Skip to content

Cold Weather Saps EV Range

February 8, 2019

By Paul Homewood


From CNBC:


Hoping to increase the appeal of their battery-electric vehicles, automakers have begun rolling out an assortment of "long-range" models, such as the Tesla Model 3, Chevrolet Bolt EV, Jaguar I-Pace and Nissan Leaf Plus.

Under ideal conditions, these products can deliver more than 200 miles per charge and, in some cases, even 300.  But as many owners discovered last week as winter storms slammed much of the country, cold weather conditions do not qualify as "ideal." A new AAA study finds that when the thermometer drops to 20 degrees Fahrenheit, range falls by an average of 41 percent on the five models it tested.

"We found that the impact of temperature on EVs is significantly more than we expected," said Greg Brannon, AAA’s director of Automotive Engineering."

Some EV drivers — including this correspondent — recently found that range can drop by half when the mercury tumbled into negative territory. But the AAA study appears to be the first to have used standard, repeatable methodology to confirm the problem and compare the effect of winter temperatures on different models.

There were several surprises that emerged from the research, according to Brannon, starting with the fact that the impact on range was pretty much uniform among all five of the battery-electric vehicles AAA tested: the BMW i3s, the Chevrolet Bolt EV, the Nissan Leaf, the Tesla Model S and the Volkswagen e-Golf.

"It’s something all automakers are going to have to deal with as they push for further EV deployment because it’s something that could surprise consumers," said Brannon.

Different factors can affect the loss of range, he and other experts have noted. Simply turning on the electric vehicles, or EVs, AAA studied in 20 degree weather revealed a 12 percent loss in range. On a vehicle like the Chevy Bolt, with an EPA rating of 238 miles per charge, that would drop range to 209 miles. But that part of the test assumed operating the vehicle with neither cabin heat or even seat-heaters turned on.

Using climate control revealed an even bigger surprise, according to Brannon, as range dipped by an average 41 percent — which would bring an EV like the Bolt down to just 140 miles of range.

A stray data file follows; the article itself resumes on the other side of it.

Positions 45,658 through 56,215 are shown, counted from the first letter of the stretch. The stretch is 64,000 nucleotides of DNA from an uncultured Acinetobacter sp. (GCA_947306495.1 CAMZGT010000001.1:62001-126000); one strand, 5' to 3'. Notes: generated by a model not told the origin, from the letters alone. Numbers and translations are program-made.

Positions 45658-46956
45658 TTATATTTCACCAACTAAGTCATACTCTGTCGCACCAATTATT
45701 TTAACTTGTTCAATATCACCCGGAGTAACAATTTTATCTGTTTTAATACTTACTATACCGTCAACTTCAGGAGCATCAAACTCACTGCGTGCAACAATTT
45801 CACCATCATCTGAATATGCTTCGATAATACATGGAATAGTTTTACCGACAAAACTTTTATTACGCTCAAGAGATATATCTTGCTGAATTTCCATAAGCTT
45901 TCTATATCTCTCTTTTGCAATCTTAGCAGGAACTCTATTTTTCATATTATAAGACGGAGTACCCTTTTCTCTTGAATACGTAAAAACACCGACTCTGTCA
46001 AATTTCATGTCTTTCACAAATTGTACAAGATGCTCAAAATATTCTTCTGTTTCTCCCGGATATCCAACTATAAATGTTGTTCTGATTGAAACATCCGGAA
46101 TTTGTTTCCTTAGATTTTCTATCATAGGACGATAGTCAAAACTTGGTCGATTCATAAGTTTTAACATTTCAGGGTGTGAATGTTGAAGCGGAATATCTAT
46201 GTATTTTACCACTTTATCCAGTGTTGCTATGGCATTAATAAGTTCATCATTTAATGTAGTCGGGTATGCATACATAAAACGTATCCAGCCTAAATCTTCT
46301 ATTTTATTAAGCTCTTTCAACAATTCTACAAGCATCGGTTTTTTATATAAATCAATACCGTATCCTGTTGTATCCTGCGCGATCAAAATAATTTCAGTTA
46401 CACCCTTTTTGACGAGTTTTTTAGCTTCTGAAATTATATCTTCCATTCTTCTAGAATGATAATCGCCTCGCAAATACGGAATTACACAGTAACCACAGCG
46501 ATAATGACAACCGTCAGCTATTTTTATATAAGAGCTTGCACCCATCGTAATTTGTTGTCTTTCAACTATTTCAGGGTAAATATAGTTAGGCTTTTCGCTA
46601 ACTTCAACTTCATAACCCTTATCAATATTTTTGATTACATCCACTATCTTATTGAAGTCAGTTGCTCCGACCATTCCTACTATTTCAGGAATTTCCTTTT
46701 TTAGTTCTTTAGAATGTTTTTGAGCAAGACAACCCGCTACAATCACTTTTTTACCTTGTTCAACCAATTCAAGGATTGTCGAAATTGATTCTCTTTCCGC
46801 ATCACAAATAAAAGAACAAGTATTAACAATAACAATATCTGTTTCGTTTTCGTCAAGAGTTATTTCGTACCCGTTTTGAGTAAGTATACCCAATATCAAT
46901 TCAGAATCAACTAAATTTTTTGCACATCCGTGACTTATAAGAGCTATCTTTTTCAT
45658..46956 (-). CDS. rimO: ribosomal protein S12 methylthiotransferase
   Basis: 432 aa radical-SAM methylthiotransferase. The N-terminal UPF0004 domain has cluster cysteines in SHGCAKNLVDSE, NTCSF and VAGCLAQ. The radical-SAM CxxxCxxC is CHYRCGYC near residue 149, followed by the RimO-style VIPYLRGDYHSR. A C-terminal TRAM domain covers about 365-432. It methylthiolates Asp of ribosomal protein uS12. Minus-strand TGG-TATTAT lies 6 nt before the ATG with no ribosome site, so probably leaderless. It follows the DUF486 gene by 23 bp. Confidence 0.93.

The problem is that unlike a car with an internal combustion engine that can warm the cabin with waste heat, EVs have to tape into their batteries to power the climate control system.

Part of the problem, said the AAA director, is that "lithium-ion batteries like the same sort of temperatures that we do, around 70 degrees."

Much below that and the chemistry used to store energy runs into various problems. Among other things, battery components develop increased resistance that limits how much power they can hold, as well as how fast a battery pack can be charged or discharged, explained Timothy Grewe, chief enginer for electric propulsion systems at General Motors.

  1. Dave Ward permalink
    February 8, 2019 10:40 am

    “There were several surprises that emerged from the research”

    Why? – Batteries losing their capacity has been known about since batteries were invented! Li-Ion types, in particular, should not be charged at below freezing point, so even if your EV gets to your destination, recharging it may be impossible. And it should be blindingly obvious that not having the “waste heat” of a combustion engine, and needing to use precious battery power, is going to sap the range.

    I repeat, WHY is ANY of this a surprise???

    • Ian Magness permalink
      February 8, 2019 10:54 am